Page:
Summer Wind returned to my life last week in the form of a boat. As I entered the St. John’s River from the ICW, headed north, a boat called from behind to let me know he was going to overtake me and pass on my port side. The captain and his wife waved enthusiastically from deep under their bimini as they went by. That boat was the Summer Wind, from Clinton Township, outside Detroit, back ‘home’ in Michigan. The boat was a low-slung powerboat of a decent size with an inflatable stowed sideways up against the transom. It was getting toward the end of the day and I was aiming to reach a particular anchorage. When the Summer Wind and another sailboat turned to continue up the river toward Jacksonville, I was took some comfort. I was crossing the river to reenter the ICW at Sister’s Creek. As those other boats headed west, that meant that there were two less boats competing for whatever space was left in the anchorages ahead.

Inside Sister’s Creek there were a couple boat ramps and a free dock. It was Saturday evening and lots of boats were racing back to the ramps to haul out and go home. In contrast to the urban ICW south of the river, I was back in the wilderness. There were scattered clumps of trees on little hammocks and seagrass in every direction. Once I was far enough away from the traffic near the ramps, I began to enjoy the peace of wilderness again. 

And then my radio crackled to life. It was Summer Wind. 

“We got lost, so I’m passing you again.”  

“No worries,” I replied. 

Very soon after passing me, the Summer Wind turned up the Fort George River. I just had the inkling that he would have wanted to continue on toward Fernandina Beach where I was headed. However, I checked my chart and there was a marina, and a couple anchorages down that way. I wondered what his wife was thinking as I again continued past another turn they had just made. He wasn’t my responsibility anyway, so I carried on. In the fading daylight, I was pushing to the farthest anchorage I thought I could reach. 

A half mile later, I passed the two ends of an oxbow created when the channel was cut through. The next wide spot was where Broward Creek flowed into the channel and that was my anchorage. The radio crackled again. Summer Wind was calling a Pan Pan (one step down from Mayday), they were aground somewhere down the Fort George River. The Coast Guard quickly answered and asked if they were alright. With no one in danger, the Coastie asked if Summer Wind had commercial tow coverage.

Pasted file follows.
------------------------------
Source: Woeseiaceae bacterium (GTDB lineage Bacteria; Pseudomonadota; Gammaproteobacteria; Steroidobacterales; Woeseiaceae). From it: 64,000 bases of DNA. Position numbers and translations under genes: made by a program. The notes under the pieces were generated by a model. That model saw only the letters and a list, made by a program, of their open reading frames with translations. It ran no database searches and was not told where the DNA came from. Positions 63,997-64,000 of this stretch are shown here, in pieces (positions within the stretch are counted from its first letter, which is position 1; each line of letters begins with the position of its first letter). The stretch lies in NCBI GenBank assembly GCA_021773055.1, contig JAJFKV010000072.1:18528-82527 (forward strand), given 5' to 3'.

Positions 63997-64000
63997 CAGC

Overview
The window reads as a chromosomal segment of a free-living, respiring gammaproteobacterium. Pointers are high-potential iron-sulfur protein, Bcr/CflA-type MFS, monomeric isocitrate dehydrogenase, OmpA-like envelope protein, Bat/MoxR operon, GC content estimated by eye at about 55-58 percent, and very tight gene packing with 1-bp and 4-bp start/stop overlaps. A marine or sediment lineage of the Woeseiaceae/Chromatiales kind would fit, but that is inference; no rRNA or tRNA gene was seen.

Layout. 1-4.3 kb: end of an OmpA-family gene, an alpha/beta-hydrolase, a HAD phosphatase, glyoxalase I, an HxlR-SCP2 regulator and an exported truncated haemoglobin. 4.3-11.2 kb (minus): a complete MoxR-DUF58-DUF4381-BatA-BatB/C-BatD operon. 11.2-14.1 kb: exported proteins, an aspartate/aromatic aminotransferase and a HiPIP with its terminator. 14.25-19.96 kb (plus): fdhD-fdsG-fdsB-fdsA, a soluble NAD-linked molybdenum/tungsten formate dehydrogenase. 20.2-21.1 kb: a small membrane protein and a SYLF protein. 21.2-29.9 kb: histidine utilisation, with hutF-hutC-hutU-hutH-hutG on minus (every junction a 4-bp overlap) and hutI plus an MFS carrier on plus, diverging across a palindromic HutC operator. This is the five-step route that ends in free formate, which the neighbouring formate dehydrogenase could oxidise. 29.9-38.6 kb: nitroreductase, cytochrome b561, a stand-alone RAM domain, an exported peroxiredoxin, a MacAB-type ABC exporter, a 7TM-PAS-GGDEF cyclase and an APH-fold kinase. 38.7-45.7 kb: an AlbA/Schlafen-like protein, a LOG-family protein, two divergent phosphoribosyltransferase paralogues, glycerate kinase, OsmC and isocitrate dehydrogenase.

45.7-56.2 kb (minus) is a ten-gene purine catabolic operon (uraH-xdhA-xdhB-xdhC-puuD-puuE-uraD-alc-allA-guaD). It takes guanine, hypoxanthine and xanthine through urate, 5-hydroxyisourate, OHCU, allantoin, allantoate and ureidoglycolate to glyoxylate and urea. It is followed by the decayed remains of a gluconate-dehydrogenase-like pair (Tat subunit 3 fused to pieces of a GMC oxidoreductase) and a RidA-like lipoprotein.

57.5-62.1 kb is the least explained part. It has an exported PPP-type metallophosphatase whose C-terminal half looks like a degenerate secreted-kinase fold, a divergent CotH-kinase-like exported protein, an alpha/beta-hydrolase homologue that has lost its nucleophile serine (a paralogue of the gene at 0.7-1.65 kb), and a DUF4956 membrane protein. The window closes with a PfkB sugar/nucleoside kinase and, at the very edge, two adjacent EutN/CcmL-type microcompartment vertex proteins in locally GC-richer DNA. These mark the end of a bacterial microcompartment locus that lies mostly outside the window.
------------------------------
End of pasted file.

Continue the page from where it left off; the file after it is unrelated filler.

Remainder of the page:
“Yeah, but I’d rather not use it,” came the bizarrely naive reply. 

I was beginning to understand that Summer Wind’s captain was not an experienced boater. As I approached my anchorage and circled around before dropping my hook, the Coast Guard and Summer Wind were having a strange, and even strained, conversation. I was trying to ignore them until I got anchored.

As I started prepping my supper, the Coast Guard was calling after Summer Wind who was not answering. I was a bit shocked that they would just ignore the Coasties, but I think it confirms their lack of experience; lack of seamanship for sure. A while later – honestly, I don’t remember if it was that evening as it grew dark or the next morning – a boat slowly made its way past Ruth Ann and me with an engine that sounded half defeated. There was a dinghy hanging strangely off the transom and I think it was Summer Wind, but I couldn’t see the boat name and they didn’t call again. Regret and frustration hung in the air like a fog. I have a feeling that the captain had roared back and forth until he got his boat free, and may have done some damage to his drivetrain; let alone to the poor flora and fauna underneath wherever he had grounded his boat. I never saw nor heard from the Summer Wind again. 

Fernandina Mooring

The next morning, with a bald eagle supervising me majestically, I hauled the anchor and finished the last few hours of motoring to Fernandina Beach. There I spent a couple nights on a mooring ball for the convenience of getting back and forth to shore. It was from the Fernandina Harbour mooring field that I picked up my new dinghy and gave away the deflatable. My new life rowing a hard dinghy rather than messing with an inflatable and an outboard has been liberating. I love my new little boat. 

My Eagle Friend